In The Miracle of Mindfulness, Thích Nhất Hạnh writes, “I think the real miracle is not to walk either on water or in thin air, but to walk on earth.“ Reading Daniel Lassell’s Spit, winner of the 2021 Wheelbarrow Books Poetry Prize, I kept returning to this idea, the miracle of earth and our struggle to recognize it and ourselves in it—a struggle made more poignant at a time when our own actions as a species have turned every poem about the earth into an elegy. And this largely elegiac book—about, of all things, a llama farm in Eminence, Kentucky—seems to me one of the most necessary books about the sacred and miraculous that I have read in a very long time.
The bulk of Spit focuses on the gradual loss of a family farm and the poet’s attempt to come to terms with that loss, first through the reclamation of place and lives lived close to nature, then through narrating the slow unraveling of those lives and the collapse of the fragile sanctuary his family created. Finally, in the last two sections the poet confronts his life away from the farm, attempting to understand who he is without it and how it continues to live within him.
The miracle of Lassell’s life on the farm is hard-bought but brimming with wonder—the magic of worlds connecting and colliding. “Blood Lungs,” “Mom Woke to a Coyote Staring in her window,” and “Taking in a Stray” all examine the wonder and peril of this world—a sense that, like the llamas themselves, this family is both part of and intruder into the world they inhabit. “Blood Lungs” in particular finds the miraculous in the violence of close contact when the author suffers a kick in the chest during a shearing and finds himself coming back to consciousness and a new awareness: “Like a gunshot, / spit sprang into another mouth. / So much green on everything. / And it’s everything that teeters between / rage and forgiveness.”
The precariousness of existence that these poems evoke adds a bright, sharp edge to things and points both to the effort to create sanctuary and the constant necessity of protecting that sanctuary from threats from predators large and small, from coyotes and foxes to Lyme disease. Impressively, Lassell’s often sturdy, earthbound language mimics the solid structure required for the building of a refuge in the wild, so that even when he speaks conceptually about such spaces, sparks fly up as from steel striking stone:
in the farm of my heart, a warmth
peeled back, ventricles open,
a craving untenable, the strings
of arteries wound into bows
the barbed wire of this clearing
loop-the-loops with wind.
The result is a sense of a sacred place constantly under threat from without and within—its untenability linked to its very conception: “Even in this farmland, the calling of it, farmland notes an imposed purpose.” Such human purposes and ideals are ultimately at odds with the forces of nature and time. Lassell continually returns to the absurd, beautiful, and delicate idealism of the llama farm itself, how his family has tried to make of isolation, holiness—asserting that “Peaceful is enough.” Only to realize that “peaceful” is not a substitute for peace.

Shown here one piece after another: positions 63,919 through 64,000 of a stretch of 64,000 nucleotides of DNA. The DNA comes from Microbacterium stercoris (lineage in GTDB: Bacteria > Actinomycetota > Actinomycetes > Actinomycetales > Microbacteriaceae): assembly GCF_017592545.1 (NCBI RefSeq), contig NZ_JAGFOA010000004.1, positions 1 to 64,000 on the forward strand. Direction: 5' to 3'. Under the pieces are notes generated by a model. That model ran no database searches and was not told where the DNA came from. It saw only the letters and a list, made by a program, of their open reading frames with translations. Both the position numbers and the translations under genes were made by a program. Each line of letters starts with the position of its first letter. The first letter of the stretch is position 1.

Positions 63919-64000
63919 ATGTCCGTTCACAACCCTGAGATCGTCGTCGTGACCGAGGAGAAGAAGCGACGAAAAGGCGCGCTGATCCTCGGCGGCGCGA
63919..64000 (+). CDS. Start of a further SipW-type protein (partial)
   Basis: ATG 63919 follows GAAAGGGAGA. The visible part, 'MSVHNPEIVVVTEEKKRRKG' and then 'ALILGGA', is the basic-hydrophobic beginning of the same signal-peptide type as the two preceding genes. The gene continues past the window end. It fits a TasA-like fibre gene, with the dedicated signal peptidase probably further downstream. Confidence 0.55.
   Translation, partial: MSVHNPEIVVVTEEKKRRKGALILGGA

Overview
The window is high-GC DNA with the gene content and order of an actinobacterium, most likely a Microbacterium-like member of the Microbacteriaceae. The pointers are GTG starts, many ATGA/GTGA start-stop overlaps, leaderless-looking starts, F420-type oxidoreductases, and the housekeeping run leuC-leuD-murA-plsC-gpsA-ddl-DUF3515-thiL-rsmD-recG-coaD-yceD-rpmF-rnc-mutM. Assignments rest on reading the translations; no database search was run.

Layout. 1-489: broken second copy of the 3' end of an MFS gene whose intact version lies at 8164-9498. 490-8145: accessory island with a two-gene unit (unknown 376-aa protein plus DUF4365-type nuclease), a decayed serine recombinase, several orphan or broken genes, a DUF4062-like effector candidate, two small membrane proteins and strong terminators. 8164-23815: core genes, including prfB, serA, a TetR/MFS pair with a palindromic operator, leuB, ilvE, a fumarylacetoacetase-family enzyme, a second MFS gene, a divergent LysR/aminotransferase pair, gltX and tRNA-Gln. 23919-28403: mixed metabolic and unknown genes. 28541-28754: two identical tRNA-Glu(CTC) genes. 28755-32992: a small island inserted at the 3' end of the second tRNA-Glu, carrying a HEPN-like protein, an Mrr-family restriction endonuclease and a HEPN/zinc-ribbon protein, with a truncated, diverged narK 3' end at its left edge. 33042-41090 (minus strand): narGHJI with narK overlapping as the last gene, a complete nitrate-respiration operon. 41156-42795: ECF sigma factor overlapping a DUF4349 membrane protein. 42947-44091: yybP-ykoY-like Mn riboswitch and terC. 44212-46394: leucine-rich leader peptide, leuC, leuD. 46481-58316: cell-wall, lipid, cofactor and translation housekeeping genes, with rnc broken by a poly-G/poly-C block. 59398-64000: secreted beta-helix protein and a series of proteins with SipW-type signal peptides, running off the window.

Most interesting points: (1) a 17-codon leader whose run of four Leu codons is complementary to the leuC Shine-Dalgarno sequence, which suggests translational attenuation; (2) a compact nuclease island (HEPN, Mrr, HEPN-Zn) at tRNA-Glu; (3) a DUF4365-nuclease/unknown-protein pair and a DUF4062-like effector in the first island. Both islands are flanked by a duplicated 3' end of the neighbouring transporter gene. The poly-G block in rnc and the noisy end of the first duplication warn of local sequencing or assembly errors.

The collapse of the family through divorce results in a gradual decline of the farm as the mother, exhausted both physically and emotionally, loses the farm animal by animal, most of this happening while the poet is grown and is learning to live in the city, and seen intermittently through occasional visits home, until the farm is left a husk and then no longer a farm at all. Given the meditation on loss, the long goodbye of the last two sections of the volume is surprisingly uplifting, lit by the release of letting go and the acceptance of what remains. This ecstatic joy in grief can be found throughout the final poems of the volume (and indeed, upon rereading, in its entirety), but is most profoundly felt in the “The End of the Llamas”—a poem which on its own may have felt absurdly silly, but in the context of this earthy collection spins and soars like Rumi:
O sweet llama my llama
in a field of llamas
now not in a field or are you
I remember that lovely wonder
have wondered if I could
match that joy sing.
For the poet the realization that his home has been embodied, “a housing where now I / carry them” is or must be enough.
It is and it is not, of course. We leave the poet at the end of Spit having accepted his loss and reconciled with its consequences. Ultimately the reader is left with the kind of indirect address that is the essence of so much great art—where we can see the larger implications in the small. The universe in a spear of summer grass. In this case a llama farm that somehow helps us confront our many losses, our isolation, our failure to protect that which we love and that which we are responsible to nurture and sustain. It is a book that confronts the loss of a world we are charged with taking care of and the possibility it might go on without us and within us.
Joel Peckham has published nine collections of poetry and nonfiction, most recently Bone Music (Stephen F. Austin University Press, 2021), MUCH (Uncollected Press, 2021), and Body Memory (New Rivers Press, 2017). Individual poems and essays have appeared recently or are forthcoming in Prairie Schooner, The Southern Review, The Sugar House Review, Cave Wall, The Beloit Poetry Journal, The Sun, and many others. His poem, “Astrocartography” won The Southern Review’s Oran Robert Perry Burke Award 2020. He is also co-editor of the anthology, Wild Gods: The Ecstatic in American Poetry and Prose (New Rivers Press, 2021).